Blueberry–A Natural Vascular Scavenger That Helps Prevent Heart Disease

A long-time friend of mine suddenly died of a heart attack while using the bathroom at home. I wondered—what caused his heart attack and why did it come on so suddenly and viciously? How should we deal with this disease? Can diet help us to reduce the risk of heart disease?

My friend was a wonderful person who took his work very seriously. He became busier as he got better at his job and was promoted to higher positions, often working until very late at night. When I visited him at his home, I often noticed the presence of bread, instant noodles, and all kinds of snacks piled up on the table.

He was obese, with mental stress, and had an unhealthy diet, which may have led to his various health problems. People who regularly function as he did generally have higher blood lipids, blood sugar, and blood pressure. Had my friend not succumbed to an early heart attack, his unhealthy lifestyle may have led to atherosclerosis.

Causes and Consequences of Atherosclerosis

Atherosclerosis is a chronic inflammatory disease in which there is a build-up of plaques inside arteries. It is principally a lipid-driven process initiated by the accumulation of low-density lipoprotein and remnant lipoprotein particles and an active inflammatory process in focal areas of arteries, particularly at regions of disturbed non-laminar flow at branch points in the arteries.

Atherosclerosis is considered a primary cause of atherosclerotic cardiovascular disease resulting in heart attacks, stroke, and peripheral arterial disease. According to NIH, Atherosclerosis is the underlying cause of about 50 percent of all deaths in western society.

Ways to Prevent Atherosclerosis

Steps to fighting this disease include changing our sedentary lifestyle to include exercise. We also need to control our weight, improve our diet and reduce stress. Those with a family history of heart disease should be especially proactive in the maintenance of health.

Implementation of the above can help to prevent heart disease by properly regulating blood sugar, blood lipids, blood pressure, and weight.

Once the blood vessel wall has been damaged, platelets, clotting factors (such as fibrinogen and prothrombin) and cholesterol accumulate at the site, resulting in blockage of the blood vessels. Myocardial infarction (heart attack) occurs when the heart’s blood vessels are constricted. A blocked blood vessel in the brain is a cerebral infarction, which causes necrosis of brain tissue.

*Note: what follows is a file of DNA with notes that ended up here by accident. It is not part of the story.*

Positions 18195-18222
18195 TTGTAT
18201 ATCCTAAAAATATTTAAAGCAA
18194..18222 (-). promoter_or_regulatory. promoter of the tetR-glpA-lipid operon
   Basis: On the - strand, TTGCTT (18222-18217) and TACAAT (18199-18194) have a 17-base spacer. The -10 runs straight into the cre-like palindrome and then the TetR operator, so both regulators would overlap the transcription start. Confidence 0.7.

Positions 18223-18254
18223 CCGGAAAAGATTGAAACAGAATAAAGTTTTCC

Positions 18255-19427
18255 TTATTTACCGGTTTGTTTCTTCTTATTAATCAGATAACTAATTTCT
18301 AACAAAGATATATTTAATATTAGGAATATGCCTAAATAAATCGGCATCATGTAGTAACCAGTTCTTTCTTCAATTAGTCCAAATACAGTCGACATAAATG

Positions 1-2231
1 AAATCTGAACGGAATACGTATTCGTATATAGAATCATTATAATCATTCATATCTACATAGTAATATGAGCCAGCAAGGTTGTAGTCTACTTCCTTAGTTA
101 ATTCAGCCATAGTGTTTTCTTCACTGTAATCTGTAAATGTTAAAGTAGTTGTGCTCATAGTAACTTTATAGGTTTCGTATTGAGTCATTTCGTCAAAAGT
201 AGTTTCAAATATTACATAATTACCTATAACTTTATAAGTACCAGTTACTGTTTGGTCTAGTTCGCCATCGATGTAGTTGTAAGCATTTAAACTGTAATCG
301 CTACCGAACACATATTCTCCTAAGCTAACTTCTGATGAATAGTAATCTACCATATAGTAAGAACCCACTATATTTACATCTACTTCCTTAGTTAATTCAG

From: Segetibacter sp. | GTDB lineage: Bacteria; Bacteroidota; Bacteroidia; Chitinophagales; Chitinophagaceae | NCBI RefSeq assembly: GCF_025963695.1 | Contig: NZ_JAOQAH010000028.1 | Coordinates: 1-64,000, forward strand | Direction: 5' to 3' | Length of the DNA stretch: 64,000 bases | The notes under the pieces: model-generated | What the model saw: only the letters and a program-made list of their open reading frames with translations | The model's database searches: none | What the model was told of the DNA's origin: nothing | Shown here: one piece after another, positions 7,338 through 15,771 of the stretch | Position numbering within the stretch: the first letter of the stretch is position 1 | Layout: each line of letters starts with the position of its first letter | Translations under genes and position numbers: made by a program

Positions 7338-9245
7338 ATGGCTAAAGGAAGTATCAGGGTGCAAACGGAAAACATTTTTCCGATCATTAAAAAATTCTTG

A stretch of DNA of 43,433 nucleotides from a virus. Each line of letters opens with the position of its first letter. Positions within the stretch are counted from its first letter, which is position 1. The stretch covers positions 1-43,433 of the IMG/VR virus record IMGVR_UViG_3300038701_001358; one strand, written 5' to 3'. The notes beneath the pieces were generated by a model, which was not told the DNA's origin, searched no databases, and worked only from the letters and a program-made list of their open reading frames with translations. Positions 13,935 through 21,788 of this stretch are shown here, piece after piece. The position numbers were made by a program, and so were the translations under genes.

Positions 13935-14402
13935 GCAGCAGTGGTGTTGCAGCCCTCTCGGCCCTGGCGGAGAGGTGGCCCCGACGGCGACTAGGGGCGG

Fortunately, eating berries can help clear blood clots. There are a variety of berries, such as strawberries, blueberries, blackberries, and raspberries that in addition to lowering cholesterol, improve the function of the arteries. Blueberries, in particular, are rich in vitamins, fiber, trace elements, and antioxidants such as polyphenols.

Blueberries Lower Inflammation and Prevent Heart Disease

A study on blueberries and cardiovascular risk factors in obese men and women was published in 2010 in “The Journal of Nutrition.” The study divided people into two groups. One group was given blueberry juice made from 50 grams of frozen blueberries and 350 grams of fresh blueberries every day for eight weeks. The control group was given water to drink. At weeks four and eight of the experiment, the researchers measured the participant’s blood glucose, blood lipids, and various inflammatory markers. The data showed that the blueberry drinkers had lower lipid peroxidation and lower inflammation responses.

Why do blueberries have such a beneficial effect? Scientists have found that blueberries can reduce the inflammatory response through antioxidant effects, and reduce the accumulation of cholesterol in blood vessels by affecting the metabolism and transport of cholesterol. Blueberries can also protect endothelial cells by affecting the function of vascular endothelial cells.

Damage to endothelial cells is the main cause of infarction—once the blood vessel wall is broken, anything can be deposited in it, not only cholesterol. Thus, myocardial infarction is caused by more than just high cholesterol.

What is the cause of damage to the blood vessel wall? High blood pressure, diabetes, and chronic inflammation can damage the blood vessel walls. The good news is that blueberries can improve all of these conditions.

Blueberries can also improve the role of intestinal flora, and act as a probiotic to help adjust the flora of our intestines. The health of our intestinal tract is very important. If the intestinal flora is imbalanced, it can cause intestinal leakage, allowing toxins to enter the bloodstream.

Remember to add blueberries and other berries to your diet to improve the health of your heart.

Views expressed in this article are the opinions of the author and do not necessarily reflect the views of The Epoch Times. Epoch Health welcomes professional discussion and friendly debate. To submit an opinion piece, please follow these guidelines and submit through our form here.

Dr. Jingduan Yang is a faculty member at the University of Arizona’s Center for Integrative Medicine, former assistant professor of psychiatry, and director of the Oriental Medicine and Acupuncture Program at the Jefferson-Myrna Brind Center for Integrative Medicine at Thomas Jefferson University. He completed a research fellowship in clinical psychopharmacology at Oxford University, residency training in psychiatry at Thomas Jefferson University in Philadelphia, and a Bravewell Fellowship in integrative medicine at the University of Arizona. You can find out more about Dr. Yang at his website www.YangInstitute.com.
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